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September 24, 2017

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Drive launched to teach seniors about medication

TAIPEI, Taiwan -- An integrated drive has been launched to teach elderly citizens the correct way to take medicine to avoid side effects and wasting medical resources, the Taiwan Health Care Reform Foundation said yesterday.

A total of 455 health-care related facilities, including 17 university hospitals, 43 regional hospitals, 53 community hospitals, 54 sanitation offices and outpatient service centers, and 288 drug stores, have joined the foundation's campaign as of Oct. 2, and have jointly created a Web site dedicated to the effort, a foundation spokesman said.

These health-care enterprises, which are voluntarily participating in the campaign, will teach elderly patients how to take medicine and will offer free consultations on the Web site —, he added.

Citing information provided by the Taipei Veterans General Hospital, the spokesman said one elderly patient was found to have taken in one month more than 200 pills that were prescribed by several different departments of the same hospital.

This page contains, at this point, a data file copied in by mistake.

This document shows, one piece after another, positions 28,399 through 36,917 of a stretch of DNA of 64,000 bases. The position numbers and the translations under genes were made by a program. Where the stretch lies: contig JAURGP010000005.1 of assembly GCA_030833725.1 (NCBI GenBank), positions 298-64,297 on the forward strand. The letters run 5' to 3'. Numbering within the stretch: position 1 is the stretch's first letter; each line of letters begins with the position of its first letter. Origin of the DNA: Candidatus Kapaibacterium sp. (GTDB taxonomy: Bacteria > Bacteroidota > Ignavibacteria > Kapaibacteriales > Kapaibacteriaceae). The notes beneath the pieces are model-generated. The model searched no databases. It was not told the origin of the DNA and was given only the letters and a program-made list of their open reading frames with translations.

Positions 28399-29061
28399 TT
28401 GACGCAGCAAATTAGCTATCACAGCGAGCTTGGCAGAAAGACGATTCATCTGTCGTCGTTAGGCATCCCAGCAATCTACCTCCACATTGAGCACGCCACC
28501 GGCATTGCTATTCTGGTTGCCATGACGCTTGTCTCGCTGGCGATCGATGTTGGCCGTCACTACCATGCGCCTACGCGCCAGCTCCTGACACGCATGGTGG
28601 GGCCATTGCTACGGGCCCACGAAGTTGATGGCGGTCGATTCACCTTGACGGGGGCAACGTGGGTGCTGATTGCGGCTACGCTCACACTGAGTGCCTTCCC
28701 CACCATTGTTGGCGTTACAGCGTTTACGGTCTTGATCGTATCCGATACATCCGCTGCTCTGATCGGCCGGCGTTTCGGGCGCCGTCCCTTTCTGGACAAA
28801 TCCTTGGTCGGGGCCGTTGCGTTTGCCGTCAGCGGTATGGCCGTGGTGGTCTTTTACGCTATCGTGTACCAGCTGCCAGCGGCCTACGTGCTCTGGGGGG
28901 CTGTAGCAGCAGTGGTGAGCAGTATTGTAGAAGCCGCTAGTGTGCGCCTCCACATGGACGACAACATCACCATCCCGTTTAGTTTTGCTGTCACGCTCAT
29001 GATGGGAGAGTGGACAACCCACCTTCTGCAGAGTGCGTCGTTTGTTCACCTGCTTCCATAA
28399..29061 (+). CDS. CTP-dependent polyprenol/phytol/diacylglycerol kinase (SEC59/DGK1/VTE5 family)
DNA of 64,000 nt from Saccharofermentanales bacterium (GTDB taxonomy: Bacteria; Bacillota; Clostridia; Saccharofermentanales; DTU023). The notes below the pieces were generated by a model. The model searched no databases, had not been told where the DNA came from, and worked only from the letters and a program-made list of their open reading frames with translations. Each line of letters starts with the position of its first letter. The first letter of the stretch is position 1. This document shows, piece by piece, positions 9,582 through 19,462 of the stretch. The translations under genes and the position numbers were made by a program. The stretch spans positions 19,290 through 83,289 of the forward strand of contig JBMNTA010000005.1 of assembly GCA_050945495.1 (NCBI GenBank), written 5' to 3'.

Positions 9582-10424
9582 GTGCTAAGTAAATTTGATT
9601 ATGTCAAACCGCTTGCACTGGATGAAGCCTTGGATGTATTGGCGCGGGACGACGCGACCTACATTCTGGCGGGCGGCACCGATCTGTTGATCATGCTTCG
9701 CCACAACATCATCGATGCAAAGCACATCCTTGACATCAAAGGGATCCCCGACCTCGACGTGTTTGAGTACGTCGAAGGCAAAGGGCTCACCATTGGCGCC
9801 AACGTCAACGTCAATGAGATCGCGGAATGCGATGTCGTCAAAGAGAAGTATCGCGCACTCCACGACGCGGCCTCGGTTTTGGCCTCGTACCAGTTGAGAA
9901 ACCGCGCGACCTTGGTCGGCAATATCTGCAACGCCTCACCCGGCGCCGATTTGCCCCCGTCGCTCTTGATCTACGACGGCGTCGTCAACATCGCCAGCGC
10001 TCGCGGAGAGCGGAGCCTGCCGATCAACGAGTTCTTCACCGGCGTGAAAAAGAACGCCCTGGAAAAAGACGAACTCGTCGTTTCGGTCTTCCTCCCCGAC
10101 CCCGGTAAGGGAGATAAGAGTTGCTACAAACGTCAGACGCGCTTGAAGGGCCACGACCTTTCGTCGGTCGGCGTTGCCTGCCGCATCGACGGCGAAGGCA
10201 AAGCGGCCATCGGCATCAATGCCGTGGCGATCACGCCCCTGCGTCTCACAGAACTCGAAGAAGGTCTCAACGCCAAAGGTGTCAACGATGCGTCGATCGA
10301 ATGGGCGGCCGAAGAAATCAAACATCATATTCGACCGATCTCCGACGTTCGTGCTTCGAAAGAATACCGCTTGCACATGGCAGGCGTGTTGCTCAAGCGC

According to the hospital, senior patients have an average of 1.3 to 1.8 chronic diseases and may have to take more than 10 tablets daily as prescribed by various doctors, if the patients attend 1.65 to 3.31 clinics a day on average.

The foundation also cited the case of a 75-year-old man who was taking more than 10 different kinds of medication a day, which were prescribed by doctors from different hospital departments to treat his benign prostatic hiperplasia, constipation and insomnia. However, that led to him having excessive doses of tranquilizers, the foundation added.

As this is a common scenario among elderly patients, the Bureau of National Health Insurance has been encouraging hospitals to open special outpatient clinics as a one-stop service for elderly people with multiple chronic diseases.

Some local governments, such as Taipei County,have been collaborating with local pharmacist associations to set up a home visit service for senior patients, which would include keeping track of medication use and dosage.

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